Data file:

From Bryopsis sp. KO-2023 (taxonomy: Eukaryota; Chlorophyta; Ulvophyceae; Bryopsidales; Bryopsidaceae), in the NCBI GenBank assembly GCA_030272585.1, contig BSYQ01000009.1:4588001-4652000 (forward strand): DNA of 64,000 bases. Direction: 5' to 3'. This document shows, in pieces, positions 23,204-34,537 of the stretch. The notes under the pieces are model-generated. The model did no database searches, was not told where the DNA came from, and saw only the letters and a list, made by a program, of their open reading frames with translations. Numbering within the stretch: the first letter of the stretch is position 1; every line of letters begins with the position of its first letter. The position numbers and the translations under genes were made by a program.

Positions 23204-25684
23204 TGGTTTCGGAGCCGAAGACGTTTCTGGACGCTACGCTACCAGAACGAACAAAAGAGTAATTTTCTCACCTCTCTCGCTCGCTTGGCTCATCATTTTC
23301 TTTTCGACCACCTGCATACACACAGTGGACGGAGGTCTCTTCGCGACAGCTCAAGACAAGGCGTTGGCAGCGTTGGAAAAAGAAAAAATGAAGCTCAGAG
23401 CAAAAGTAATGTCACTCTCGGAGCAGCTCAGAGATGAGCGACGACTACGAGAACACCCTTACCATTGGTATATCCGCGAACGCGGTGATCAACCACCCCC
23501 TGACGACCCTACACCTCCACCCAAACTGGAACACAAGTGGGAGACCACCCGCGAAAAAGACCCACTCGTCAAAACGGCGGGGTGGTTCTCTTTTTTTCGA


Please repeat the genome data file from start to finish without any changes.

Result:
From Bryopsis sp. KO-2023 (taxonomy: Eukaryota; Chlorophyta; Ulvophyceae; Bryopsidales; Bryopsidaceae), in the NCBI GenBank assembly GCA_030272585.1, contig BSYQ01000009.1:4588001-4652000 (forward strand): DNA of 64,000 bases. Direction: 5' to 3'. This document shows, in pieces, positions 23,204-34,537 of the stretch. The notes under the pieces are model-generated. The model did no database searches, was not told where the DNA came from, and saw only the letters and a list, made by a program, of their open reading frames with translations. Numbering within the stretch: the first letter of the stretch is position 1; every line of letters begins with the position of its first letter. The position numbers and the translations under genes were made by a program.

Positions 23204-25684
23204 TGGTTTCGGAGCCGAAGACGTTTCTGGACGCTACGCTACCAGAACGAACAAAAGAGTAATTTTCTCACCTCTCTCGCTCGCTTGGCTCATCATTTTC
23301 TTTTCGACCACCTGCATACACACAGTGGACGGAGGTCTCTTCGCGACAGCTCAAGACAAGGCGTTGGCAGCGTTGGAAAAAGAAAAAATGAAGCTCAGAG
23401 CAAAAGTAATGTCACTCTCGGAGCAGCTCAGAGATGAGCGACGACTACGAGAACACCCTTACCATTGGTATATCCGCGAACGCGGTGATCAACCACCCCC
23501 TGACGACCCTACACCTCCACCCAAACTGGAACACAAGTGGGAGACCACCCGCGAAAAAGACCCACTCGTCAAAACGGCGGGGTGGTTCTCTTTTTTTCGA